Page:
The Rise of Private Governance: Origins, Operations, Authority,
The Rise of Private Governance: Origins, Operations, Authority, Role of Government, and Consequences Graeme Auld Carleton University, School of Public Policy & Administration March 20, 2018 Ottawa, Canada 1 Road Map for Talk Motivating example Four key themes o o o o Origins where does private governance come from? Operations how do these programs work? Source of authority what motivates compliance? Role of government what roles do governments play? Consequences o What do we know about the effects, limits, and future of private governance?
2 3 GDP/capita & Life Expectancy (3.a) (From gapminder.org) 4 Forest Loss From 2000 to 2013 (3.b) (From Hansen et al 2013 Nature 342(6160): 850-853) Source: http://landsat.gsfc.nasa.gov/?p=8863 Annual old-growth forest loss for Indonesia from 2000-2012 http://earthenginepartners.appspot.com/science-2013-global-forest 5 Species and Biodiversity (3.c) Negative effects on interior dependent species Curran et al (2004) note 21 to 33 % reduction in Orangutan densities in logged versus un-logged areas
What Solutions are Available? Government o Policies for regulating forest practices, land use decision, agricultural development But o Rules exist, but are poorly enforced (e.g., 2005, ~ 45% of harvest illegal)* o Forest loss creates problems for other countries global commons problem (e.g., carbon emissions from clearing, species losses) Sovereignty For comparison, o UN Conference on Human Environment (Stockholm BCs largest no- 1972) o Principle 21 affirmed sovereign rights of nations to exploit harvest buffer zone resources conditional on not causing negative for other countries or isexternalities 50 m areas beyond national jurisdiction o Built in right to exploit
McDermott et al 2010, Figure 5.1, p 180 for Indonesia, Figure 3.6, p 96 for BC * See McDermott et al 2010 Global Environmental Forest Policies, London: Earthscan 7 What About Multilateral Solution? Cooperation among nations to deal with global commons problems o Exemplar: Montreal Protocol as part of convention to reduce releases of ozone depleting substances Forests not as successful o Decades of talks on global forest instrument o Great interest in the 1980s and lead up to Rio Earth Summit o But concerns over sovereignty scuttled agreement on forest convention 8 Other Alternatives? Unilateral action by governments o Austria tried this in the early 1990s; sought to impose requirement that imported tropical timber had to carry sustainability label o Problem? Ran counter to trade rules Boycotts & market campaigns o Calls by environmental groups for boycotts of companies selling tropical timber associated with deforestation
o Problem? Unintentionally create incentive for conversion Private governance o Create system of private standards to recognize and reward good practices in the market place 9 Returning to Indonesia Campaign against Asia Pulp and Paper (APP) illustrates the shift to markets and private governance More than 10 years of pressure on APP o Reports by NGOs identifying role of company in forest clearance o Attempts at partnerships with NGOs (e.g. WWF) o Attempts to gain certification o Limited success o In 2010, Greenpeace launched market campaign; targeted buyers of APPs products through naming and shaming campaign o APP in 2013 announces new Forest Conservation Policy 10 Key Themes Origins o Solutions to global problems arise out of actions by coalitions of actors, including NGOs and companies along global value chains Operations o Rules for economic activities set by NGOs and/or businesses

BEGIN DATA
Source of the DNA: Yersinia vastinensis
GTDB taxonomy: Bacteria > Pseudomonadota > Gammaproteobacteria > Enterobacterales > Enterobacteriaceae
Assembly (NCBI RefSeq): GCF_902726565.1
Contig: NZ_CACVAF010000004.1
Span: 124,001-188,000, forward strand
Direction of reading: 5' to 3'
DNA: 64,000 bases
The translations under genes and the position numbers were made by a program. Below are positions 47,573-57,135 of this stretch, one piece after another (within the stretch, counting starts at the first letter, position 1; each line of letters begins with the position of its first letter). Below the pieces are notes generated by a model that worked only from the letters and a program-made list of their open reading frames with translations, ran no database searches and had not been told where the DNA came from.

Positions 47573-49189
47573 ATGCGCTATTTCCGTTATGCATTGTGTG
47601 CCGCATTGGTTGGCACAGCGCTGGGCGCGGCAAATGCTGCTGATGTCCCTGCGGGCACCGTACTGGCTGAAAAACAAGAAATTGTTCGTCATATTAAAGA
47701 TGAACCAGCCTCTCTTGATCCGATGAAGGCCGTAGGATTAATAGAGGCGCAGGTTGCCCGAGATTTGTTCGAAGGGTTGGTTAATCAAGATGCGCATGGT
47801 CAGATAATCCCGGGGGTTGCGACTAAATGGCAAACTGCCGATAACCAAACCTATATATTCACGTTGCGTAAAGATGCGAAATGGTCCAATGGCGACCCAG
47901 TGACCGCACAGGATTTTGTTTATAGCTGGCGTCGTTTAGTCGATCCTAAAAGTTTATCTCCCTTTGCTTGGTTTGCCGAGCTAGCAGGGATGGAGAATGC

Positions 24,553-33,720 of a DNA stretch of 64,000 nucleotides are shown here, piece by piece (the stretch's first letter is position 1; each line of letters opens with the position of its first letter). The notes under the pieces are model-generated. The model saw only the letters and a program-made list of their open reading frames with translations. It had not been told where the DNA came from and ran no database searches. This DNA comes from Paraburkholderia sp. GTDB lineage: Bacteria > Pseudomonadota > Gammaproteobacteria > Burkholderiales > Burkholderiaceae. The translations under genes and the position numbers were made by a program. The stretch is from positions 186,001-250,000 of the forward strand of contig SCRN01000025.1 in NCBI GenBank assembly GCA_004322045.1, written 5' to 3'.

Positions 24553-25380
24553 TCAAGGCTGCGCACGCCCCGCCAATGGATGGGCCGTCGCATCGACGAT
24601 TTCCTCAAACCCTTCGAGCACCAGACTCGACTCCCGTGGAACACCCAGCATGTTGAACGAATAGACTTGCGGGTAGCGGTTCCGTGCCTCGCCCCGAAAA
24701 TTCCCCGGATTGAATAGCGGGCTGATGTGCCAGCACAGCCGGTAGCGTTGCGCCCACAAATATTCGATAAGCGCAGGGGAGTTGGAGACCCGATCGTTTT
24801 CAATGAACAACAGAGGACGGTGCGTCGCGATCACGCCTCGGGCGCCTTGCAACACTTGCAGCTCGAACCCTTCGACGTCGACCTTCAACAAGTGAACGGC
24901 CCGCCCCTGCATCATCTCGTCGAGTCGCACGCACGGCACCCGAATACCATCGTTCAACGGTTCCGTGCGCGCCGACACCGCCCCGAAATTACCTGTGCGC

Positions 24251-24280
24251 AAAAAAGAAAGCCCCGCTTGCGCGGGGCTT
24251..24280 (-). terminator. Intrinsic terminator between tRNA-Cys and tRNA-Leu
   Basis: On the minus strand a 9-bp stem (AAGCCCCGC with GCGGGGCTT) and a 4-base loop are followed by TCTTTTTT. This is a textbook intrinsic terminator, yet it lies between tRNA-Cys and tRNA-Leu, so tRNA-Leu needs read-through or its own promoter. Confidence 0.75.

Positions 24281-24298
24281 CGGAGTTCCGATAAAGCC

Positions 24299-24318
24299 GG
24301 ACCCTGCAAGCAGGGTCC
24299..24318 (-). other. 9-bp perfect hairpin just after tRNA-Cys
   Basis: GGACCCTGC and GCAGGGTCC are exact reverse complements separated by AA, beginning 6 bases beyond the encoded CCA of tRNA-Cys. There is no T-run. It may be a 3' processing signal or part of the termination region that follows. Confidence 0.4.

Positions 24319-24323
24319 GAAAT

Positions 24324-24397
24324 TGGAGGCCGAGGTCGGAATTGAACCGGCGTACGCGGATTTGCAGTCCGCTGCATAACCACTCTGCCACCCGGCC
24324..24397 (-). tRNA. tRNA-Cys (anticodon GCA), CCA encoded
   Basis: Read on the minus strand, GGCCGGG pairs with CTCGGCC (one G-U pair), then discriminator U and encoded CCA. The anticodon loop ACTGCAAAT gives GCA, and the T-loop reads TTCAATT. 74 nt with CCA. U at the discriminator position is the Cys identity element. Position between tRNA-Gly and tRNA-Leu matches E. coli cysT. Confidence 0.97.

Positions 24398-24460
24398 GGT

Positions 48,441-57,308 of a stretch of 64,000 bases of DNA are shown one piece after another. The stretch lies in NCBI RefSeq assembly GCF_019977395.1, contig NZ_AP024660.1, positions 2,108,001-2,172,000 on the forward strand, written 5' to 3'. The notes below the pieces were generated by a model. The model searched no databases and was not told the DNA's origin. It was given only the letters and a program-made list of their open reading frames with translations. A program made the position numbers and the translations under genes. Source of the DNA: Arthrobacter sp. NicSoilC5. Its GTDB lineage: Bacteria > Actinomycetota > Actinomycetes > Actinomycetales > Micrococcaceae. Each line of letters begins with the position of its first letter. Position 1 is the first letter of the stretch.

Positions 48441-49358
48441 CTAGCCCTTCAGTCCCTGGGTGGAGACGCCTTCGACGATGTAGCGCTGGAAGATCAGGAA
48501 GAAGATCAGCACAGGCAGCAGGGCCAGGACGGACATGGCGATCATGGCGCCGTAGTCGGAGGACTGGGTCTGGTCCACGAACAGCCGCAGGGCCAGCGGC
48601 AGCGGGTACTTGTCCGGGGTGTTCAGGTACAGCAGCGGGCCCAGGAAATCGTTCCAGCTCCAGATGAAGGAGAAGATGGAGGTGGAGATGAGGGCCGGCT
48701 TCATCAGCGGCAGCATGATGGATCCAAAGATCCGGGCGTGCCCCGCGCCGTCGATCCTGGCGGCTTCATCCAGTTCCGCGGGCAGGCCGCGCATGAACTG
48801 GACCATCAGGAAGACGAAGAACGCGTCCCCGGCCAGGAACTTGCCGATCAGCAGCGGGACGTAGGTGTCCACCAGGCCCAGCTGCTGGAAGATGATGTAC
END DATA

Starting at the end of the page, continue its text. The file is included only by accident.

Source of authority o Role of market and shaming Role of government o Not rule setter, but do steer in important ways 11 Origins Past two decades, widespread increase in private, non-state forms of governance Factors behind the rise o Shifting role of government o Globalized trade and supply chains o Role of non-governmental organizations (NGOs) 12 Shifting Role of Government Changing perception of what the appropriate role of government ought to be o Preference for market-based instruments o Steering rather than rowing Some see this as a broader normative and ideational shift o Norm of liberal environmentalism o Neoliberalism more broadly Changing ability of government to intervene o Capacity or other issues prevent governments from acting on a problem
o Collective action problems prevent governments from acting on particular issues 13 Globalized trade and supply chains At least three relevant effects: o Powerful global actors o 2010, Walmart revenue = US$ 421.89 billion o 2010, Norway GDP = US$ 414.46 billion o Home Depot: began 1990s with 145 stores in 12 states; in 2005, had 2000 stores & net sales over US$ 80 billion o Need for standardization & harmonization o Different standards across national borders generally mean costs for multinational companies o Vulnerabilities o Health and safety o Brand value (Source for Walmart Norway comparison: http://www.businessinsider.com/25corporations-bigger-tan-countries-2011-6?op=1 14 Role of Non-Governmental Organizations (NGOs) Also growing in size (e.g., WWF, TNC, etc) Shift from targeting government to targeting companies directly o Companies have been targets for strikes, protests, blockades, etc but these tactics generally aim to change